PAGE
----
On this weekend, when so many celebrate overcoming what has imprisoned us, when we think about the grace of sacrifice and the gift of plagues, I am reminded of how much overcoming we – as people – still have to accomplish, and I am grateful that ultimately the weight of that burden is not entirely mine.
One thing I have learned in my time here on this gorgeous earth is that ignoring a problem doesn’t make it go away. Change requires focused attention, discussion, and commitment to that change – this idea seems born out in both Easter and Passover, where God took direct action to save God’s people.
As I’ve been writing this book, I’ve had many conversations with people about race, about the legacy of slavery, about inequality, and white privilege. Sometimes those conversations are life-changing for me, and maybe for the people with whom I am talking. But often they are not because the conversation doesn’t ever become honest; instead, some people want to talk about how “things are so much better” or “that’s just the way it was then” or “slavery has existed in all cultures across centuries.” All of these things are true, in some ways, of course, but these statements are also our ways of not really want to look the problems of injustice and long history of racism in our country.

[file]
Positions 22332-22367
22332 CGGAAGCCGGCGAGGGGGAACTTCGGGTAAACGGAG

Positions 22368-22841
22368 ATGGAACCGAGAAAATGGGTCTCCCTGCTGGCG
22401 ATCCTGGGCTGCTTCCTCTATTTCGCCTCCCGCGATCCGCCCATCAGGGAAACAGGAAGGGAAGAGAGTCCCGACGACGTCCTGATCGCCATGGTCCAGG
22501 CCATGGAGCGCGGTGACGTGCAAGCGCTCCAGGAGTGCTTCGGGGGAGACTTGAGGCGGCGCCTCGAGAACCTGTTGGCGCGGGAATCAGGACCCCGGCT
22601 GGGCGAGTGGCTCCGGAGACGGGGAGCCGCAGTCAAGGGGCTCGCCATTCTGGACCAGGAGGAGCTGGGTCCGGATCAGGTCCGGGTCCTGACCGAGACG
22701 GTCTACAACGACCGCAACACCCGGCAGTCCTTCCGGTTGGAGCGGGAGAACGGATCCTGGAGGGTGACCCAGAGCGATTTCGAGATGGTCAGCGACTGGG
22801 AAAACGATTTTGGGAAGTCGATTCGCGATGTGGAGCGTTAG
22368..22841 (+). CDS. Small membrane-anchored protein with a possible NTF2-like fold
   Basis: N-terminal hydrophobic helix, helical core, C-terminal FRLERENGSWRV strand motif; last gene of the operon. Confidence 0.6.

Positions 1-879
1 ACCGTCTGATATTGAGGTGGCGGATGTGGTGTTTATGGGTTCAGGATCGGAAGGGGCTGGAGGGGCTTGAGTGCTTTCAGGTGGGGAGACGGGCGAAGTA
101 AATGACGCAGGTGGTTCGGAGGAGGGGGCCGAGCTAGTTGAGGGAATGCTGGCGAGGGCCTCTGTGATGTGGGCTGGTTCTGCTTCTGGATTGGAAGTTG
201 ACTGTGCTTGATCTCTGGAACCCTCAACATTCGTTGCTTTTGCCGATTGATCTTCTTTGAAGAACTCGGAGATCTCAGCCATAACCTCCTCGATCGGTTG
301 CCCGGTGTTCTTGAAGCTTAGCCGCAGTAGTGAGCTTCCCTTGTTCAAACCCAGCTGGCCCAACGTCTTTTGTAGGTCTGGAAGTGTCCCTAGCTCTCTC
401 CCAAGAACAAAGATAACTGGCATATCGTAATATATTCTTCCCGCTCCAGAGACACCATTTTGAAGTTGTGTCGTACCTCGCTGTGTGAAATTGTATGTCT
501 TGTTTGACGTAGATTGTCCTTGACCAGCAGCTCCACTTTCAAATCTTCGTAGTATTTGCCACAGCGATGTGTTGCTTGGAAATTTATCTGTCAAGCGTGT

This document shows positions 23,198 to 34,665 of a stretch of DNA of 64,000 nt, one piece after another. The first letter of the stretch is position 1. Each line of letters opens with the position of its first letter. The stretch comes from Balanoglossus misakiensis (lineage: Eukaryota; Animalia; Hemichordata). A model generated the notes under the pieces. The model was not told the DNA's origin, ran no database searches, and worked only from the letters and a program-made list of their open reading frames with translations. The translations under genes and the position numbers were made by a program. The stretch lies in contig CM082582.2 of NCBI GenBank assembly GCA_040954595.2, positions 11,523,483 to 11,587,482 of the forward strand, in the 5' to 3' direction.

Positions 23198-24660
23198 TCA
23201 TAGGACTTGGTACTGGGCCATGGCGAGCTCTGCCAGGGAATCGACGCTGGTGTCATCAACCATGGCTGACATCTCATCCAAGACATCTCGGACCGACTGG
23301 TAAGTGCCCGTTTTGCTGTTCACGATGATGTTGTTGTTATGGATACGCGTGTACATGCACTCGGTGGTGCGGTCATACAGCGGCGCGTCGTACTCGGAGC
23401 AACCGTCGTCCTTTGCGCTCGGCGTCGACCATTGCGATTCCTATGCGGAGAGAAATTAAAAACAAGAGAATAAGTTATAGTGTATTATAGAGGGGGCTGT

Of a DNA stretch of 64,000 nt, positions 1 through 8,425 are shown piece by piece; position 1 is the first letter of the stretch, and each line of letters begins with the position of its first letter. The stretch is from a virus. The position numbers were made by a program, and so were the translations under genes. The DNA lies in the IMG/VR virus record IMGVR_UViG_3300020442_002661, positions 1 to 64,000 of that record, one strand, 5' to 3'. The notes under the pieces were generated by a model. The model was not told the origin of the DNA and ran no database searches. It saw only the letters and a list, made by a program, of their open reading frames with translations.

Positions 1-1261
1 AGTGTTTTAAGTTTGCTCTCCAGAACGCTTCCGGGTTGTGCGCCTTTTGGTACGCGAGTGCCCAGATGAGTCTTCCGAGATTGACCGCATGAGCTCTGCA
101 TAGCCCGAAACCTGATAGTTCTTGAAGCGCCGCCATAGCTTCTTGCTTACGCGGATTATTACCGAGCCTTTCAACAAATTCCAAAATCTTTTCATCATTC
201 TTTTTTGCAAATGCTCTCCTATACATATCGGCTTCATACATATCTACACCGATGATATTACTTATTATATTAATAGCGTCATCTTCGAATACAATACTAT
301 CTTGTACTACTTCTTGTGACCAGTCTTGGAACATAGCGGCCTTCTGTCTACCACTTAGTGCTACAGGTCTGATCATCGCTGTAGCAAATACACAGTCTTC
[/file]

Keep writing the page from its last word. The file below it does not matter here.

This week, I watched a brief video with Toni Morrison where she urges me – a white woman – to take a long hard look at my own racism . . . and so I encourage you to do the same, for it is only when we examine ourselves that we can change them.
On this blessed weekend, where we live in the grace of a God who saves, may we all look to ourselves and the beautiful responsibility that comes with such grace. . . may we find ways to look pain in the eye and find a path to change through honesty and love. Happy Passover and Happy Easter, all.